Two phrases come to mind "you live by the sword you die by the sword" and "the bigger they are the harder they fall"
 
May 24, 2011
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pmcg76 said:
And you are proving to be just as fanatical about trying to prove that other's were just like Lance. Instead of using actual evidence, you just make random stuff up and present it as proof like the Banesto train.

The difference between Indurain and Armstrong is that they are from two different eras and are two different personalities. If Indurain had been around in post Festina, then he would have been under far greater scrutiny than he was.

As it stands, all we have on Indurain is that he was the dominant rider as EPO came to the fore and therefore was likely to have been on EPO himself. Thats it, there isnt a shred of acceptable evidence anywhere other than our own common sense about the matter.

Indurain was also universally respected and indeed respectd all the other riders, he was so calm he was regarded as incredibly boooring. There was no other reason to dislike Indurain other than the fact he was boring.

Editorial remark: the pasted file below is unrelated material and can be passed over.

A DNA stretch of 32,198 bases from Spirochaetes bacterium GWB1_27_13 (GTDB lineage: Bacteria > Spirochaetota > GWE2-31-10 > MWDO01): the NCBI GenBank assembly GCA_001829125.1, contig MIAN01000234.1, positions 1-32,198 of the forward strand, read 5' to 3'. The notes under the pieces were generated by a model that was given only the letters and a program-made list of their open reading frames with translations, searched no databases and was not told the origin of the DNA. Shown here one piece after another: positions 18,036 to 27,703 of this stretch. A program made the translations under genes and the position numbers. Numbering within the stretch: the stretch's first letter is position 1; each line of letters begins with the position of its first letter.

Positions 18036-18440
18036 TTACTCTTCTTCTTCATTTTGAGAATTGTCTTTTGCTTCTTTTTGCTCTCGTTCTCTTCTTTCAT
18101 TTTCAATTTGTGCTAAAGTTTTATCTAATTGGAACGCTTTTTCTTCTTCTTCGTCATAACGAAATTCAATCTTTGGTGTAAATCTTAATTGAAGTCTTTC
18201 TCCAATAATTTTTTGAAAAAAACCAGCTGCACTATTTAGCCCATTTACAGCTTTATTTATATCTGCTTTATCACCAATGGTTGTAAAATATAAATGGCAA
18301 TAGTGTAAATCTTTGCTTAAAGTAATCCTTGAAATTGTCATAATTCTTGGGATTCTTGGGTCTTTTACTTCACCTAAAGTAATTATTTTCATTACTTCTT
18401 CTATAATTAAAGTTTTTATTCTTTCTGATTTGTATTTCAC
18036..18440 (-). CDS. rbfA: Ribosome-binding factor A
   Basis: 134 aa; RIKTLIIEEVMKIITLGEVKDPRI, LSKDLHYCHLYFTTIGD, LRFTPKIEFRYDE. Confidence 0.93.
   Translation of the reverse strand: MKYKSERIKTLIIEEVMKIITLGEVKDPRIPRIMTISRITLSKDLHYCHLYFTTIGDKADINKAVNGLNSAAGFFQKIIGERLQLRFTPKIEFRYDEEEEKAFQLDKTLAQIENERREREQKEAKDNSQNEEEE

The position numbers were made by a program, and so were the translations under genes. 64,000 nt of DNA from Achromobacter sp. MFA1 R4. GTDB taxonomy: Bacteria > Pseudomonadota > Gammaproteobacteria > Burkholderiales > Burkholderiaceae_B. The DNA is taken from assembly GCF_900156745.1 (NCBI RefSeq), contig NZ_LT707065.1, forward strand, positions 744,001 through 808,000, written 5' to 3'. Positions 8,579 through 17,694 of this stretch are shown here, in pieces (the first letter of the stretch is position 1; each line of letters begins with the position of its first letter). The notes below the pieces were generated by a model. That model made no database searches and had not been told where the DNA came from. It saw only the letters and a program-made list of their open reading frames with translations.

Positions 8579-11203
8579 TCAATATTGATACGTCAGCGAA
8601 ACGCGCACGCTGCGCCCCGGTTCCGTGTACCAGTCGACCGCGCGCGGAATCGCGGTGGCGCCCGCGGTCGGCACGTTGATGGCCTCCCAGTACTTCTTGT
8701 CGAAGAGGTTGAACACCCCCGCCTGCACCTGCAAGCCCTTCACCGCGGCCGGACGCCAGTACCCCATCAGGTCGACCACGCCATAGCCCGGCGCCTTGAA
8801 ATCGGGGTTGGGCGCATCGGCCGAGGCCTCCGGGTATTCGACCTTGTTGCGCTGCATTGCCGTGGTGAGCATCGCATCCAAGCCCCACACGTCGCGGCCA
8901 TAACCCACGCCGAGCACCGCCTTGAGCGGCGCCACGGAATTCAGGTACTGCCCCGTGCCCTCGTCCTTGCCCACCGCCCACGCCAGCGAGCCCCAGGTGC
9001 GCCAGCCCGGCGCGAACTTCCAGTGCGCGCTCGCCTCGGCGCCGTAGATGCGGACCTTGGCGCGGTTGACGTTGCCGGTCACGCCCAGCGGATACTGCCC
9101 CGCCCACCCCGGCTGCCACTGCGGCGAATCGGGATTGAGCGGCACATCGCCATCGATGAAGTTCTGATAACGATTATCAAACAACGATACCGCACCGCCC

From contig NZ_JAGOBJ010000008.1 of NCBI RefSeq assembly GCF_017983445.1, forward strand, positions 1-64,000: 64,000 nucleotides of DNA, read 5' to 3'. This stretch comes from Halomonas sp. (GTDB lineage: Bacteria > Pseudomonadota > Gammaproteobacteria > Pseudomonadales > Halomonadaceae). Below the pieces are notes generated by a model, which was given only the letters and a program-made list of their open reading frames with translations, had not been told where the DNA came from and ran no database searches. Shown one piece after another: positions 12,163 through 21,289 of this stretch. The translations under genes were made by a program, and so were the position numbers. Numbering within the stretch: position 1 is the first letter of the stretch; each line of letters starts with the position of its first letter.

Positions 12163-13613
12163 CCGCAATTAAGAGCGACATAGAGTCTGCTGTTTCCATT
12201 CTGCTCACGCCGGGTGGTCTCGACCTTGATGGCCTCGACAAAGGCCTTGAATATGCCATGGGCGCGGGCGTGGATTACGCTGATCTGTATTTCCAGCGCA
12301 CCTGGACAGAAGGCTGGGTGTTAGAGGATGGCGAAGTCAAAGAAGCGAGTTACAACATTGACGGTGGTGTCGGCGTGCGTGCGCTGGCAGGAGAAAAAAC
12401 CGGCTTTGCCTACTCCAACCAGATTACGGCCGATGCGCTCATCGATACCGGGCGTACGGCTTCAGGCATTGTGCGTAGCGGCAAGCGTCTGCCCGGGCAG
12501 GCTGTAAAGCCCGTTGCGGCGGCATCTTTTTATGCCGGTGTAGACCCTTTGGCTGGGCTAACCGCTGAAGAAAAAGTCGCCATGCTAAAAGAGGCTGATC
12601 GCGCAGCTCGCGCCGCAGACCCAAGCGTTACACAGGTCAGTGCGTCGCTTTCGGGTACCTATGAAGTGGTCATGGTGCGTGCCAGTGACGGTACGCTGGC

The thing with Lance is he arrived post Festina and knew what level of scrutiny he would be subject to but decided to dope to the gills anyway whilst all the time banking on the cancer angle to ride out the inevetiable questioning. It is not so much the doping but the cynical use of cancer to hide that doping that grates with people. It's not about the doping.
As much as you want it be about just doping, the human condition means it will always be about more than that.

His personality and treatment of other's were in complete contrast to Indurain. Armstrong actively propelled himself into the limelight whilst Indurain shunned it. How many conflicts did Indurain have during his career? compare that with Lance. The dislike for Lance over Indurain is as much to do with personality as it is to do with doping and the fact that Indurain was 15-20 years ago now whilst Lance retired and came back and just retired again.

Two phrases come to mind "you live by the sword you die by the sword" and "the bigger they are the harder they fall"